Mitt Romney received his first endorsement from a group representing gay Americans when GOProud voted to support the presumptive Republican presidential nominee Tuesday night, saying that the businessman and former Massachusetts governor brings “the experience and expertise to turn this economy around.”
In a statement, the group for gay conservatives and their allies announced it had “enthusiastically,” but not unanimously, decided to back Romney despite his support for an amendment to the U.S. Constitution that would limit marriage to the union of one man and one woman.
“GOProud is prepared to commit significant resources to help make Mitt Romney the next President of the United States,” said Lisa De Pasquale, interim GOProud board chair and former CPAC director. The group plans to have a large presence at the Republican National Convention this September in Tampa, where it will hold the annual Homocon event.
The endorsement statement contrasted the economic records of President Obama and Romney in sharp terms, while also taking aim at advocates who focus exclusively on LGBT rights.
“Not only does President Obama not understand how the free markets work – he is openly hostile to free market capitalism,” said Jimmy LaSalvia, GOProud executive director. “President Obama’s repeated attacks on Governor Romney’s private sector record underscore this President’s fundamental lack of understanding of how our economy works. Instead of demonizing free markets, President Obama should be focused on creating an economic environment that encourages free market investments and creates jobs.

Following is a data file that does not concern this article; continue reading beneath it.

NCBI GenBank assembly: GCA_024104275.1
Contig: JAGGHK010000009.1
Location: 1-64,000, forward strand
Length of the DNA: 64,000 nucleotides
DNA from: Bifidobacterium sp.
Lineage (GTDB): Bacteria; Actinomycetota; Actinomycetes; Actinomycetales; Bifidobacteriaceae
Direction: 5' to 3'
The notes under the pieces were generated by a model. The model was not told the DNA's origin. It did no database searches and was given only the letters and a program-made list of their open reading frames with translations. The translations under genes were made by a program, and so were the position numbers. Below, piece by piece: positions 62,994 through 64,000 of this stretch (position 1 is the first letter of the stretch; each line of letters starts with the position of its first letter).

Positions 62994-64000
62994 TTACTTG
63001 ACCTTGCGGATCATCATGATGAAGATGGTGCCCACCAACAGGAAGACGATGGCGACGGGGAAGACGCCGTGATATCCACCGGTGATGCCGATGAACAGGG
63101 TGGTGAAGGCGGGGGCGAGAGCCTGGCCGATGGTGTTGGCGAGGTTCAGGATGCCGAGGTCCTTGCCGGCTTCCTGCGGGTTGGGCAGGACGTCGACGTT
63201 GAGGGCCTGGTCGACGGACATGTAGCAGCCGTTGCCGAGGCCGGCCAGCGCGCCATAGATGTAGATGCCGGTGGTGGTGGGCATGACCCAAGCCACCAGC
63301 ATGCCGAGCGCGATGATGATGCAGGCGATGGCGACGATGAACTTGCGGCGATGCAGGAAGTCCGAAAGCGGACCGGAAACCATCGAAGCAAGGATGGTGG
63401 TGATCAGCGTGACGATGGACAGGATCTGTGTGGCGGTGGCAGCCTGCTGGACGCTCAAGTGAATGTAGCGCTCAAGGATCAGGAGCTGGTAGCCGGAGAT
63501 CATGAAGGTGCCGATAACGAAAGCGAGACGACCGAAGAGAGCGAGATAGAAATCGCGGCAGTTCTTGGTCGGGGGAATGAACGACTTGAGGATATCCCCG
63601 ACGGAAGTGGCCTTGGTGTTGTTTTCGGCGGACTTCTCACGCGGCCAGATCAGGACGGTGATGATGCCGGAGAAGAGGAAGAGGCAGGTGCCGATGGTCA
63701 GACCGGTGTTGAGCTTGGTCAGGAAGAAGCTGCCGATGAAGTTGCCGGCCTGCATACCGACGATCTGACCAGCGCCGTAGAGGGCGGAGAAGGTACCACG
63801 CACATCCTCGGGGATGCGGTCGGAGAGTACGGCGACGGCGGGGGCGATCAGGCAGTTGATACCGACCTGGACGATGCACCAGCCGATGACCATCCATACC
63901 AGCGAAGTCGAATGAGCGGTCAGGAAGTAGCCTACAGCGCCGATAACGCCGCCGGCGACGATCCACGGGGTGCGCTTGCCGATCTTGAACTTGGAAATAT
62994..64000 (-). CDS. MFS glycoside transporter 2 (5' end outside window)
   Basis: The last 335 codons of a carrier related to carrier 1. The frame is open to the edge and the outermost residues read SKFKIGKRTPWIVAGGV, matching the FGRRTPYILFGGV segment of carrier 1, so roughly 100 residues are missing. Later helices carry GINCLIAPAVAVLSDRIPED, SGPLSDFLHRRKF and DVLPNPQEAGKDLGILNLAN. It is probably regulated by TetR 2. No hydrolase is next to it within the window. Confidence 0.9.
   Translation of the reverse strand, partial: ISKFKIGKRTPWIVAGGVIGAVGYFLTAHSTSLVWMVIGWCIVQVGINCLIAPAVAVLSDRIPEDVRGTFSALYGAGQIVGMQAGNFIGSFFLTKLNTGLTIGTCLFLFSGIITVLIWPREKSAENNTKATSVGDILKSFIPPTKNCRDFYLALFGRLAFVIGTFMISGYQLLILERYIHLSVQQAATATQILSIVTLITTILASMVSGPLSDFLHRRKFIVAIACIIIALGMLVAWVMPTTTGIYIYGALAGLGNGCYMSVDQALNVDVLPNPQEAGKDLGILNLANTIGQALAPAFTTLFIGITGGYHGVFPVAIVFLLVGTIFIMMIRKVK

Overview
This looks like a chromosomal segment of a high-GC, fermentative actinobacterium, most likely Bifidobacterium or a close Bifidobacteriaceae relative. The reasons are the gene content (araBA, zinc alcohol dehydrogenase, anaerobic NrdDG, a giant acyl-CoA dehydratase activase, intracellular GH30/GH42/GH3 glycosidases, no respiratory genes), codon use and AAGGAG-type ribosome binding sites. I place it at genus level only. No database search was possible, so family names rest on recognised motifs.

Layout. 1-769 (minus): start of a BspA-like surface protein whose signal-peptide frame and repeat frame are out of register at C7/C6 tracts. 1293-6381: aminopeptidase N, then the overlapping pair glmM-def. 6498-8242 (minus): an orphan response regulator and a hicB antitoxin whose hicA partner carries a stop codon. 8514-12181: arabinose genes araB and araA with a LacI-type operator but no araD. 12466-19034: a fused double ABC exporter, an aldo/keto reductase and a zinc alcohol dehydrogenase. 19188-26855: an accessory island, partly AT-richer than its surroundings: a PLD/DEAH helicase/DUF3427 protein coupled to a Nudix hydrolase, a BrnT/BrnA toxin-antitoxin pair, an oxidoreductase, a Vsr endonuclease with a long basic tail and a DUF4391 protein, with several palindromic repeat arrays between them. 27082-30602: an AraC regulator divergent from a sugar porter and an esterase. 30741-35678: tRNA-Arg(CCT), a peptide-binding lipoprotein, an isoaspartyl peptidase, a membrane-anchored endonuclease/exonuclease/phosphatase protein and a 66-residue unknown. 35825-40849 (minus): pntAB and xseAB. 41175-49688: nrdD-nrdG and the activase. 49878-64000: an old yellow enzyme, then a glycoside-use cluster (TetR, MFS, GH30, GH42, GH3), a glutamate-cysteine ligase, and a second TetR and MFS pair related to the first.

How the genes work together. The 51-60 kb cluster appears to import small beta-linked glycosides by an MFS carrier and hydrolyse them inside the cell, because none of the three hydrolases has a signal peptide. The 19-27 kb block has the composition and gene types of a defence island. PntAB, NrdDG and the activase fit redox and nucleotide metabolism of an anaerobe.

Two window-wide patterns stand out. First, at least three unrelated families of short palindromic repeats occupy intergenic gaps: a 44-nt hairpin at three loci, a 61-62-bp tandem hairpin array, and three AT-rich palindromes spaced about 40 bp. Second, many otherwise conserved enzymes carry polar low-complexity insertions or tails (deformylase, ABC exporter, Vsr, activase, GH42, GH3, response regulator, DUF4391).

“For far too long, the gay left in this country has been allowed to dictate what they believe qualify as ‘gay issues,’” he continued. “We think that jobs, the economy, healthcare, retirement security and taxes are all ‘gay issues,’ and on every single one of those issues, Mitt Romney is light years better than President Obama.”
The statement did not mention Richard Grenell, the openly gay national security spokesman who resigned from the Romney campaign in May after an outcry from religious conservatives led by the American Family Association’s Bryan Fischer. Grenell denied that his sexual orientation played a role in his departure, but the tumultuous episode raised questions about the extent to which the candidate would associate publicly with gay advocates.
GOProud spokesman Christopher Barron said the Romney campaign was pleased to learn of his organization's support.
“We have communicated our endorsement to the campaign,” he said. “They were happy to receive the endorsement.”
Barron was one of two board members who did not vote to endorse Romney. He supports Governor Gary Johnson, the Libertarian presidential nominee who announced his support for marriage equality last year. President Obama stated his personal support in May.
Christian Berle, deputy executive director for the Log Cabin Republicans said that the GOProud endorsement was “not much of a surprise.” Romney clinched the nomination last month when he won the Texas primary.
“They had long said that they would endorse whoever the Republican Party would nominate,” he said. “That goes in line with their consistent messaging that they would support a Republican candidate regardless of their position."
Berle said that his organization, the largest group representing gay Republicans, would make an endorsement around the time of the convention, if it endorses at all. Log Cabin endorsed John McCain in 2008, but it did not endorse George W. Bush in 2004 because of his support for a federal marriage amendment.
“We will of course make an announcement on whether or not we are endorsing Governor Romney,” he said. “We are looking to see Republicans return to the White House, but in doing so, we must have a Republican nominee whose sole focus is on jobs and the economy, not one who distracts by bringing up social issues that turn off moderates, women and younger voters.”